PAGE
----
Millions of Londoners and tourists use the London Underground every day. They travel from north to south, east to west, and back again along lines with some seemingly unusual names. Bakerloo, Waterloo, Hammersmith & City, the names for the lines on which Tube cars travel come from history, geography, and special occasions. Most people may not have considered these origins, but once you’ve finished reading this article, you’ll be sure to think about them each time you step into the Underground.
The Bakerloo Line goes all the way back to 1865 and the old pneumatic system when it was known as the Waterloo & Whitehall Railway, then the Charing Cross and Waterloo Electric Railway in 1882. Work on the current line began in 1898 and it opened in 1906 as the Baker Street & Waterloo Line, a name that was eventually shortened to simply “Bakerloo”.
The longest of the Underground lines, the Central Line started as the Central London Railway, which opened in 1900 and got its name from the fact that it traveled through Central London on an east-west axis. More interestingly, the Central Line is one that coined the term “Tube” for the Underground. In its earliest days, its shape and the twopenny price for a ride gave it the nickname “Twopenny Tube”. As prices increased the “twopenny” part of the nickname was dropped and “Tube” became the colloquial name that encompassed all of the Underground.
The Circle Line opened in 1884 and its name comes from the ring that it makes around the city. An extension out to Hammersmith was added in 2009 that creates a more spiraling look.
The District Line began its life as the District Railway in 1868. It was originally the Metropolitan District Railway and the idea was that the District Railway would be merged with the Metropolitan Railway, though ultimately it was decided to keep them separate as it would be easier to raise funds for the District Railway separately. It is from this original “Metropolitan District” combined name that the District Line gets its name, as the Metropolitan Railway came first and kept its original name.
Hammersmith & City Line
The Hammersmith & City Line earns part of its name from its most western stop in Hammersmith. The name originated as applied to the Hammersmith & City Railway that opened in 1864 and only applied to a three-mile section of track between the Hammersmith and Westbourne Park stations that was operated jointly by the Metropolitan and Great Western Railways until 1868. From then on, it was not shown as a separate line on the Tube map until 1990.
Jubilee is the youngest line in the Underground and its name has a very special significance. Like Most of the other lines, it was originally part of the Metropolitan Railway. In 1971, construction began on the new “Fleet” Line to help ease some of the congestion for travelers coming from suburbs in Northwest London. With the Silver Jubilee of Queen Elizabeth II coming up in 1977, the suggestion was made in 1975 to rename the line “Jubilee” in her honour. At first, the recommendation was shot down as being too costly, but a victory by the Conservatives in the Great London Council Election of 1977 resulted in the change happening anyway, as the candidates had made the change part of their campaign platforms. The line is also coloured silver in reference to this event.
The Metropolitan Line is the oldest of the Underground lines, having opened in 1863 as the first underground railway in the world. The name is in recognition of London’s status as the largest city in the world for much of the 19th Century. The line is also known as the “Met” and even inspired the French Metropolitan, which imitated the name from London.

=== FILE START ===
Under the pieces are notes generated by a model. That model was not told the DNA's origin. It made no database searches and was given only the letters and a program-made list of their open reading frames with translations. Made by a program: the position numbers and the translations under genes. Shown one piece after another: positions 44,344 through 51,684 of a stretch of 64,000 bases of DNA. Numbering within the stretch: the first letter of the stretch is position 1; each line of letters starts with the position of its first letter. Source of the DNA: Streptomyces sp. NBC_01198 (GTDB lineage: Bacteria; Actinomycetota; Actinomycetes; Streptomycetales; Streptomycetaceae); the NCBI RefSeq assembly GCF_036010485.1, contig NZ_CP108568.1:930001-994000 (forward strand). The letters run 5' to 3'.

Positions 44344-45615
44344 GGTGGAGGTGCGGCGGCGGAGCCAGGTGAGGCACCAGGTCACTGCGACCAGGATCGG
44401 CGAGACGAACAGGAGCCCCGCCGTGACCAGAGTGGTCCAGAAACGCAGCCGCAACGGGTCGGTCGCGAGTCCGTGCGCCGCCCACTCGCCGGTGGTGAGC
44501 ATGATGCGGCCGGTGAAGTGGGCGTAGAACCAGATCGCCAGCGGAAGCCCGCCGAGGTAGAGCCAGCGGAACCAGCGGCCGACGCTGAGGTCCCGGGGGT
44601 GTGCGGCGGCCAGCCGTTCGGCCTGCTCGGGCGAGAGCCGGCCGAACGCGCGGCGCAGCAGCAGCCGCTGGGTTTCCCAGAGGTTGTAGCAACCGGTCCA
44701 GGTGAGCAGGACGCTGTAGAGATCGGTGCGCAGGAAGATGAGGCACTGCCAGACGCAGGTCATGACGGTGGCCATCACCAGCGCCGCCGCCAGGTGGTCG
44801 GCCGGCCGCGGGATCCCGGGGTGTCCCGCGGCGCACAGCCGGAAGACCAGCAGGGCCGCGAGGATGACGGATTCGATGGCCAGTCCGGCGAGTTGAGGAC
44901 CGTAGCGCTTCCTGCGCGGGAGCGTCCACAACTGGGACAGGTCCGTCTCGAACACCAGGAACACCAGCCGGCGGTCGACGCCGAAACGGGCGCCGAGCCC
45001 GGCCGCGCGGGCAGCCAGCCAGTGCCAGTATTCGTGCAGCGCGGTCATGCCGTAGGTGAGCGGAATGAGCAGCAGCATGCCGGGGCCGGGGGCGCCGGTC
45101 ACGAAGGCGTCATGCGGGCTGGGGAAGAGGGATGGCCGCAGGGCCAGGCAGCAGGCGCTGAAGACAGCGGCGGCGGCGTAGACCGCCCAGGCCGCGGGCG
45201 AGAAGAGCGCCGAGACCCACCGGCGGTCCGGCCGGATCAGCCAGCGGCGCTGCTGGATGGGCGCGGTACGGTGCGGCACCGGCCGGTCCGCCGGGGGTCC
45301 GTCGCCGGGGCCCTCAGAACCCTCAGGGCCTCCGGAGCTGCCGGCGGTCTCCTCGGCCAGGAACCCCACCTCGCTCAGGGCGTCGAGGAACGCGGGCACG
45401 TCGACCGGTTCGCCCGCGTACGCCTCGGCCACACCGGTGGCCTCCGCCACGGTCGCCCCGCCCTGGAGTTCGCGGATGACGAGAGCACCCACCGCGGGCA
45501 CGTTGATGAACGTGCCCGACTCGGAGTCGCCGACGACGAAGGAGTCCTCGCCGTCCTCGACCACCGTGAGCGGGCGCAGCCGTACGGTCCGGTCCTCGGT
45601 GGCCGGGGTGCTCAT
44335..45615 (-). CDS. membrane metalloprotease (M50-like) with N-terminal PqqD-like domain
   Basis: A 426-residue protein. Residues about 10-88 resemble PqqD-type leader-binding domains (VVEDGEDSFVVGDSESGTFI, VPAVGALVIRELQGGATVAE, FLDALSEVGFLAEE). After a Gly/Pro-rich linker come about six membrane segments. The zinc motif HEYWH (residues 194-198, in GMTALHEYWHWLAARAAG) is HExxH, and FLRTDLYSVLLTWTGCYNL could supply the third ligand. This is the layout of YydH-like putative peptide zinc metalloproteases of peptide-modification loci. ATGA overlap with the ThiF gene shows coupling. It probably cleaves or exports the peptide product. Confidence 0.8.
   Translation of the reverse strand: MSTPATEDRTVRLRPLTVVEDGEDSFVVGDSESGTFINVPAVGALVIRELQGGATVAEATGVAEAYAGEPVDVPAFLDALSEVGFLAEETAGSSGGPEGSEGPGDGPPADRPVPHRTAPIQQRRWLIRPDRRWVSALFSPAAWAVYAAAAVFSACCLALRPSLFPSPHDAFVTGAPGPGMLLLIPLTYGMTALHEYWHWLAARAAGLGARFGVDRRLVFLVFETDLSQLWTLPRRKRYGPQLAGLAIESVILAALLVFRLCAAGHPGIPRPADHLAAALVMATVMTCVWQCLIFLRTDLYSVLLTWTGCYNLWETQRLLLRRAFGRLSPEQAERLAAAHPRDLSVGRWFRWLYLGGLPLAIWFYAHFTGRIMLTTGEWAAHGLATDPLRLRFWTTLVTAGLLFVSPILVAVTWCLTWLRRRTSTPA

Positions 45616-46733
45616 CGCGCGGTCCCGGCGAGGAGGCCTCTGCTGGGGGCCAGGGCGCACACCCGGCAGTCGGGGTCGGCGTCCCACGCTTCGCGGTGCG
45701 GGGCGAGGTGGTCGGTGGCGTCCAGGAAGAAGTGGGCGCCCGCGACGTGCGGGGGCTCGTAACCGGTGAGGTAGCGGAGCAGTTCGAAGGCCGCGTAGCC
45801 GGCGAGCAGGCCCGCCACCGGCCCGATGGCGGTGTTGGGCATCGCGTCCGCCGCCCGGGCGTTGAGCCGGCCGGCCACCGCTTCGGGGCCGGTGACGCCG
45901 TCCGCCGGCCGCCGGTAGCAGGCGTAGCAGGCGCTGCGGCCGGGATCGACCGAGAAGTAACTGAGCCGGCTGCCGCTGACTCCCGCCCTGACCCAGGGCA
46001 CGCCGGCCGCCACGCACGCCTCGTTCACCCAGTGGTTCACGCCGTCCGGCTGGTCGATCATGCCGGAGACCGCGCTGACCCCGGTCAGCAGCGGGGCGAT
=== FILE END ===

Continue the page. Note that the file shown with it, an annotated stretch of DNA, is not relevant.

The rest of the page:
The Northern Line came about as a result of the integration of the City & South London Railway and the Charing Cross, Euston, & Hampstead Railway beginning in the 1920s, though both railways existed as early as 1890. It was officially named the “Northern” Line in 1937 in recognition of a planned addition of a “Northern Heights” railway extension. The plans for the extension were eventually abandoned in 1954, but the line kept the name.
Like many of the early Underground lines, the Piccadilly line had quite a long name when it opened in 1906 as the Great Northern, Piccadilly, & Brompton Railway. The line was formed out of a merger between the Great Northern & Strand Railway and the Brompton & Piccadilly Circus Railway and over time, the other parts of the name dropped away until the entire line came to reference the Piccadilly Circus station, which itself is named after the Piccadilly House which one existed on the road junction above the station.
Before the Jubilee Line opened in 1979, the Victoria Line was the youngest in the Underground, having opened only 11 years prior in 1968. A Working Party set up by the British Transportation Commission recommended the line as an extension to help relieve congestion by establishing a line to run from Walthamstow Station to Victoria Station, the latter of which is where the line gets its name. The station’s name comes from Victoria Street above the station, which, as you may guess, is named for Queen Victoria.
Waterloo & City Line
The original line followed the London & South Western Railway, which within London had a station near Waterloo Bridge. The Waterloo Bridge Station eventually became shortened to Waterloo, but both reference the Battle of Waterloo, in which the Duke of Wellington was the leader of the British forces that worked in an alliance with other European nations to deliver a final defeat to Napoleon.
Editor’s Note: The Docklands Light Railway is not included on this list as it’s not part of the Underground but it’s name after the…. Docklands.